Prison Rehabilitation Comparison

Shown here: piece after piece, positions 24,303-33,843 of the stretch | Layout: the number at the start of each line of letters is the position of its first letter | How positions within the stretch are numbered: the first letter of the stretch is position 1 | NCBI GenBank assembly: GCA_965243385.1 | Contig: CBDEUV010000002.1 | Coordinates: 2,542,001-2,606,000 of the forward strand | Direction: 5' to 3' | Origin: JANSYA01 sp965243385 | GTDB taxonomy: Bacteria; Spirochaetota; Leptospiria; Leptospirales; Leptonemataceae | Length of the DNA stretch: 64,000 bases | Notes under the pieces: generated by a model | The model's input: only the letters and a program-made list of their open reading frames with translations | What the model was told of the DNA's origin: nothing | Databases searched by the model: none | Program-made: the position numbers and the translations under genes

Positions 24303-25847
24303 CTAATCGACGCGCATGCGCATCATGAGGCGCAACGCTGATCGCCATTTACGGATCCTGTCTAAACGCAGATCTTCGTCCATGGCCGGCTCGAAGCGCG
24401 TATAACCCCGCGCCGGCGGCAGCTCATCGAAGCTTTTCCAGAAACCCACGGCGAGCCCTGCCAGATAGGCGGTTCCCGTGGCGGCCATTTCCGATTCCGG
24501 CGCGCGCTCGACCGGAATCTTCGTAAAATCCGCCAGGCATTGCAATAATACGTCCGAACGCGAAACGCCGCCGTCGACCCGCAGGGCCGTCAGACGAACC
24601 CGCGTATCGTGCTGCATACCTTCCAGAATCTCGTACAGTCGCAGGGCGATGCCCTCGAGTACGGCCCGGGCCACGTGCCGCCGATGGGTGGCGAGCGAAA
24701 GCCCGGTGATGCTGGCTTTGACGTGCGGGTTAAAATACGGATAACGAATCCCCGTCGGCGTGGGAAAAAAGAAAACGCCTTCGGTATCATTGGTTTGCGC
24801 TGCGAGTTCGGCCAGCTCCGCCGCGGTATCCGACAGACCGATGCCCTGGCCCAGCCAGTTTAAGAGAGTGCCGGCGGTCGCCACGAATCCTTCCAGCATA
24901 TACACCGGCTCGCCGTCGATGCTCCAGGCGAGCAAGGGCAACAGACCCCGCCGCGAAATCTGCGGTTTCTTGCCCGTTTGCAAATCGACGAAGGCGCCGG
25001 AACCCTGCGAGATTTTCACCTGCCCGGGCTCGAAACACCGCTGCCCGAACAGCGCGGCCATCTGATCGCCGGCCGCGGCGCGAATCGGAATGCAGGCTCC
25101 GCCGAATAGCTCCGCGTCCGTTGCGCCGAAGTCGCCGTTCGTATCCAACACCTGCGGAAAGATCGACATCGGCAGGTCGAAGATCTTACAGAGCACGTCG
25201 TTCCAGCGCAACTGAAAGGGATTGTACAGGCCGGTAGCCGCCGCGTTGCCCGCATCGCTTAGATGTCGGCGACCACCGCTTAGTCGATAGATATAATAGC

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‘Prison Works.’ Discuss. Websters dictionary defines prison as ‘a place of confinement especially for lawbreakers; specifically: an institution (as one under state jurisdiction) for confinement of persons convicted of serious crimes.’ The idea and reasoning behind prison has been an issue of great controversy especially in the 20th century. It has been greatly criticised due to its apparent lack of rehabilitation and early releases of paedophiles and rapists, especially in recent news with the release and re-offence of known paedophile Craig Sweeny. However recent data and statistics have shown a significant decrease in levels of crime both in the UK and US. This paper will attempt to give a balanced argument both in support and against the imprisonment system and attempt to answer whether or not prison does in fact work. Prison systems across the world will be looked at and a comparison will be made between systems in the UK and those in other countries. There is a lot of evidence in the form of statistics which shows a decrease in levels of crime and re-offending. Evidence from the US shows that as the likelihood of going to prison increases crime decreases. In the UK statistics show that increasing likelihood of getting caught and being put in prison reduces crime. However there is also the issue of there being serious flaws in statistics offered by the British Crime Survey (BCS). The BCS focuses on crime against an individual, thus eliminating all crime against a business or organisation, including fraud. It fails to take into account “victimless” crimes such as drug offences and crimes such as murder where the victim cannot, for obvious reasons, be interviewed. Rape and other sexual offences are not included, an acknowledgement that many respondents would be unwilling to disclose this information. Crimes against people under the age of 16 are also excluded – removing large numbers of crimes that are common among this age group, such as mobile phone theft and child abuse. There was also a significant change in the way methodology was carried out as new offences were added to categories of crime in April 1998. No distinction was made between new and old offences which made comparing new statistics to old rather difficult. This shows statistics and figures referring to crime should be taken in to account rather carefully as it is difficult to see whether this data is accurate. The Government has set out to reduce crime, but the evidence from a study comparing the policies pursued in the USA with those in England and Wales suggests it has adopted the wrong policies. From the early 1980s until the mid-1990s the risk of imprisonment increased in the USA and the crime rate fell; while in England and Wales the opposite happened: the risk of imprisonment fell and the crime rate increased. Then, from 1993, policy in England and Wales was reversed and the risk of imprisonment increased, though it remained historically low. Even this relatively small increase in the use of prison was followed by a reduction in crime.

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